“The way of the miracle-worker is to see all human behavior as one two things: either love, or a call for love”
— Marianne Williamson
“The most important job of the brain is to ensure our survival, even under the most miserable conditions. Everything else is secondary. In order to do that, brains need to: (1) generate internal signals that register what our bodies need, such as food, rest, protection, sex, and shelter; (2) create a map of the world to point us where to go to satisfy those needs; (3) generate the necessary energy and actions to get us there; (4) warn us of dangers and opportunities along the way; and (5) adjust our actions based on the requirements of the moment. And since we human beings are mammals, creatures that can only survive and thrive in groups, all of these imperatives require coordination and collaboration.”
— Bessel van der Kolk, The Body Keeps the Score: Brain, Mind, and Body in the Healing of Trauma
I used to enjoy waking up to watch the news in the morning but between the past presidency and the pandemic, I’ve been feeling rather pessimistic about both the current state of our world and our collective future.
It isn’t just the news stations. It’s social media too. I log into Facebook and Twitter and I see so much pain and anger. Everywhere I look the world is burning, flooding, and fighting. People are sick. People are tired. People are lost and afraid, but nowhere are people at all willing to put petty differences aside to save the whole of humanity.
Sure we could change, but we won’t. We are a historically stubborn species and once we have decided on a course, almost nothing will move us. I don’t really blame us. We have our language and our reasoning, but deep down there is hardly any difference between us and the rest of the animal kingdom.
We want power, status, and wealth: things we think promise survival. We are wrong by instinct. We are driven to our destruction by our very biology.
So, it would seem that the human species is experiencing its last death throes and we are bringing the entirety of life on this planet with us. Facing such mortality, all I have found to be grateful for is knowing that I will not live to see the worst of it, only this awful beginning.
I’m grateful too for the bubble of happiness around me. The cushion of love and support I have is such a privilege and I wonder to what end I could put it to use for a greater good. I may be disappointed and depressed by the state of the world, but I still care, and I want to help.
No one of us can save the whole of it or stop what is now an inevitability. We have failed ourselves and each other, but there is no undoing or redoing. All we can do now is focus our personal privilege and small actions on easing suffering where we can. This is the work we have now. This is all we can offer one another anymore.
“A degree of regret may sometimes be helpful: it can help us to take stock of errors and avoid the worst of the pitfalls next time. But runaway self-hatred serves no useful purpose whatsoever; it is, in its masochistic way, an indulgence we can’t afford.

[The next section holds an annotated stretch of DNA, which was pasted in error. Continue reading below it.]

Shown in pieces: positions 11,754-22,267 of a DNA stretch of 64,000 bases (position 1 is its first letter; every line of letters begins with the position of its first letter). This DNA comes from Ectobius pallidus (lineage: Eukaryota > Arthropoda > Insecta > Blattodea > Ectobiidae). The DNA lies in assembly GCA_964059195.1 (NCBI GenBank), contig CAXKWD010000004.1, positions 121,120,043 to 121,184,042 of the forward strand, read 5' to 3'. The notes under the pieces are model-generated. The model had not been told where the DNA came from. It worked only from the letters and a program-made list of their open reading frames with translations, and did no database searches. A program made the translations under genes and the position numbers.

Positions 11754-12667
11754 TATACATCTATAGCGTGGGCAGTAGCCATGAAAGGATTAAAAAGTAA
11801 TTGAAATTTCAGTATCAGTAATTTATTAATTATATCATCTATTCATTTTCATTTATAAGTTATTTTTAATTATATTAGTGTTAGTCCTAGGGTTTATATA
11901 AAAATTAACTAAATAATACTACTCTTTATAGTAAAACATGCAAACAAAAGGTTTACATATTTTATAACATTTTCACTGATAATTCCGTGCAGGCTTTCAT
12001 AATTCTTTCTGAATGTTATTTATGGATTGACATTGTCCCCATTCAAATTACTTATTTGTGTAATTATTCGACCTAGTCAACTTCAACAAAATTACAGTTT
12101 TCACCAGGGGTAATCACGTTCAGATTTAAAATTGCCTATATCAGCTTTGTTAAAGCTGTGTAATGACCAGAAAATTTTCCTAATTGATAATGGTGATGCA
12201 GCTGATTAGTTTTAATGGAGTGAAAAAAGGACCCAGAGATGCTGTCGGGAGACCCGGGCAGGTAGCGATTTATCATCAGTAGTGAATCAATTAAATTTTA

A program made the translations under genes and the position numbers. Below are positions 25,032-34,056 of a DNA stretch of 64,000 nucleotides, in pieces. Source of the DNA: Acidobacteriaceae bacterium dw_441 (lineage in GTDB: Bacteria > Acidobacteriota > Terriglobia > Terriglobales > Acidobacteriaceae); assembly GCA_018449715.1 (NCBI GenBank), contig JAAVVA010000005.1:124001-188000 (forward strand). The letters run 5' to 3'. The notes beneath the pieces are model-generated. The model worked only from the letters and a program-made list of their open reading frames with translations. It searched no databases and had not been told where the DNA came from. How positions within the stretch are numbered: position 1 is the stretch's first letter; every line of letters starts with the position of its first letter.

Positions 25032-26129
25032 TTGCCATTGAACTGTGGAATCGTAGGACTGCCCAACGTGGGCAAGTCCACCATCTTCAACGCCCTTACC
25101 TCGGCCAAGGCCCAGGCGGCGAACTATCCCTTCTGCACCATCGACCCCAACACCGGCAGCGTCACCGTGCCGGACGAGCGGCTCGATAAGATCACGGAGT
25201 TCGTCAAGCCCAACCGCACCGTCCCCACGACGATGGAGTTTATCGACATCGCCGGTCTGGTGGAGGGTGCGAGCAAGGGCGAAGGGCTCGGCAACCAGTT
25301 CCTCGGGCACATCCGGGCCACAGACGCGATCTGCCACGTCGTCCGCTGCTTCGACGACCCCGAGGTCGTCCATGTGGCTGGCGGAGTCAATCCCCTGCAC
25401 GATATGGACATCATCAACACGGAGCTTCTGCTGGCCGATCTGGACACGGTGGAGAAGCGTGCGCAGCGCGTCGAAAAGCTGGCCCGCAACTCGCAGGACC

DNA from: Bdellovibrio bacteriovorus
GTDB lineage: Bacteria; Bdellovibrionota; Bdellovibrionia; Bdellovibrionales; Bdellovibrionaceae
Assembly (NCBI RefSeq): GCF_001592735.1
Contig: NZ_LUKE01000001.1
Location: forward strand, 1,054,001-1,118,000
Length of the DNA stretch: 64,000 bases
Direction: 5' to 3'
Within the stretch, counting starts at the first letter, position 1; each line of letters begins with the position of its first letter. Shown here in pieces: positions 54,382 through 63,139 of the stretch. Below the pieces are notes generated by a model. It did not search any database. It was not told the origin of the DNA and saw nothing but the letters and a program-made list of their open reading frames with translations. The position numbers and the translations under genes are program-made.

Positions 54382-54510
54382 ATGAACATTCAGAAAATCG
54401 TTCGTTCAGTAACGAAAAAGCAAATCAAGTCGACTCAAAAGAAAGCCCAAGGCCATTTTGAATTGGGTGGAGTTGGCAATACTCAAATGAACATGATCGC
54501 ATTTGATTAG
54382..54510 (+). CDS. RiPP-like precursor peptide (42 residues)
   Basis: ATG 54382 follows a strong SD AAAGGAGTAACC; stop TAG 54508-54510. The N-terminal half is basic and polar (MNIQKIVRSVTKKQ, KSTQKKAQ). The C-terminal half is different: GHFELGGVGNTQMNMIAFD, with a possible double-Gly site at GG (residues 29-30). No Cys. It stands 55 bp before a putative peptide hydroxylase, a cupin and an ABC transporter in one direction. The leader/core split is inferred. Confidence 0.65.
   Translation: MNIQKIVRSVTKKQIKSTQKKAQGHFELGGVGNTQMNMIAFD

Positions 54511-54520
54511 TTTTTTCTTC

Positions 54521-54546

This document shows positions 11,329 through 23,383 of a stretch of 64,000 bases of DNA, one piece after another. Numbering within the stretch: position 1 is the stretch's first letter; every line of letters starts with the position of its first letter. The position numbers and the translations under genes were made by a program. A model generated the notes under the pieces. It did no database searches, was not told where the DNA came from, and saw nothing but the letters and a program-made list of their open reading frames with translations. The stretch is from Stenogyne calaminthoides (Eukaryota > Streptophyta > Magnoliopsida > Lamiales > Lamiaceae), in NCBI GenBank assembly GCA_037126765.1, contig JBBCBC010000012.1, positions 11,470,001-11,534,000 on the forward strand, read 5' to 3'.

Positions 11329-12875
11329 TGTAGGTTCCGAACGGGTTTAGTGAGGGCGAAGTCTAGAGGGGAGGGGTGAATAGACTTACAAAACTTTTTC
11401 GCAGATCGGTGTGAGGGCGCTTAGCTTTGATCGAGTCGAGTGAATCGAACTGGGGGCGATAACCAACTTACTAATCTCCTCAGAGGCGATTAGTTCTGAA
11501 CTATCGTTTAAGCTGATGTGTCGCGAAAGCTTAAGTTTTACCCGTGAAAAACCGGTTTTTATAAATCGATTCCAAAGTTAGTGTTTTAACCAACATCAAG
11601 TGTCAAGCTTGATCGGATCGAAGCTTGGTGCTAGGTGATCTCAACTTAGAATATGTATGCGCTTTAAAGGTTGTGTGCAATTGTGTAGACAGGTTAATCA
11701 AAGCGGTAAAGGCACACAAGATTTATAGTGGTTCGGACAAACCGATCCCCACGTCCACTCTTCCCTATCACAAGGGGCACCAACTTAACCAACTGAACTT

We may be foolish, but this doesn’t single us out as particularly awful or unusual, it only confirms that we belong to the human race, a fact for which we deserve limitless sympathy and compassion.”
A person is a person through other people strikes an affirmation of one’s humanity through recognition of an ‘other’ in his or her uniqueness and difference. It is a demand for a creative intersubjective formation in which the ‘other’ becomes a mirror (but only a mirror) for my subjectivity. This idealism suggests to us that humanity is not embedded in my person solely as an individual; my humanity is co-substantively bestowed upon the other and me. Humanity is a quality we owe to each other. We create each other and need to sustain this otherness creation. And if we belong to each other, we participate in our creations: we are because you are, and since you are, definitely I am. The ‘I am’ is not a rigid subject, but a dynamic self-constitution dependent on this otherness creation of relation and distance.”
— Michael Onyebuchi Eze (via Dense Discovery)
Who has ever been taught how to be kind? Who taught you what kindness looks like? Who taught you what it feels like? Who have we been taught to be kind to? How have we been taught to be kind—by explanation or by example? What were you taught about why we should be kind? Were you taught anything about kindness at all, or were you simply told to be kind without knowing what it meant? How do you teach kindness now?
The greatest evil perpetrated is the evil committed by nobodies, that is, by human beings who refuse to be persons.”
— Hannah Arendt, Responsibility and Judgment
“If there is any advantage to going through a mental crisis of the worst kind, it is that – on the other side of it – we will have ended up choosing life rather than merely assuming it to be the unremarkable norm. We, the ones who have crawled back from the darkness, may be disadvantaged in a hundred ways, but at least we will have had to find, rather than assumed or inherited, some reasons why we are here. Every day we continue will be a day earned back from death and our satisfactions will be all the more more intense and our gratitude more profound for having been consciously arrived at.”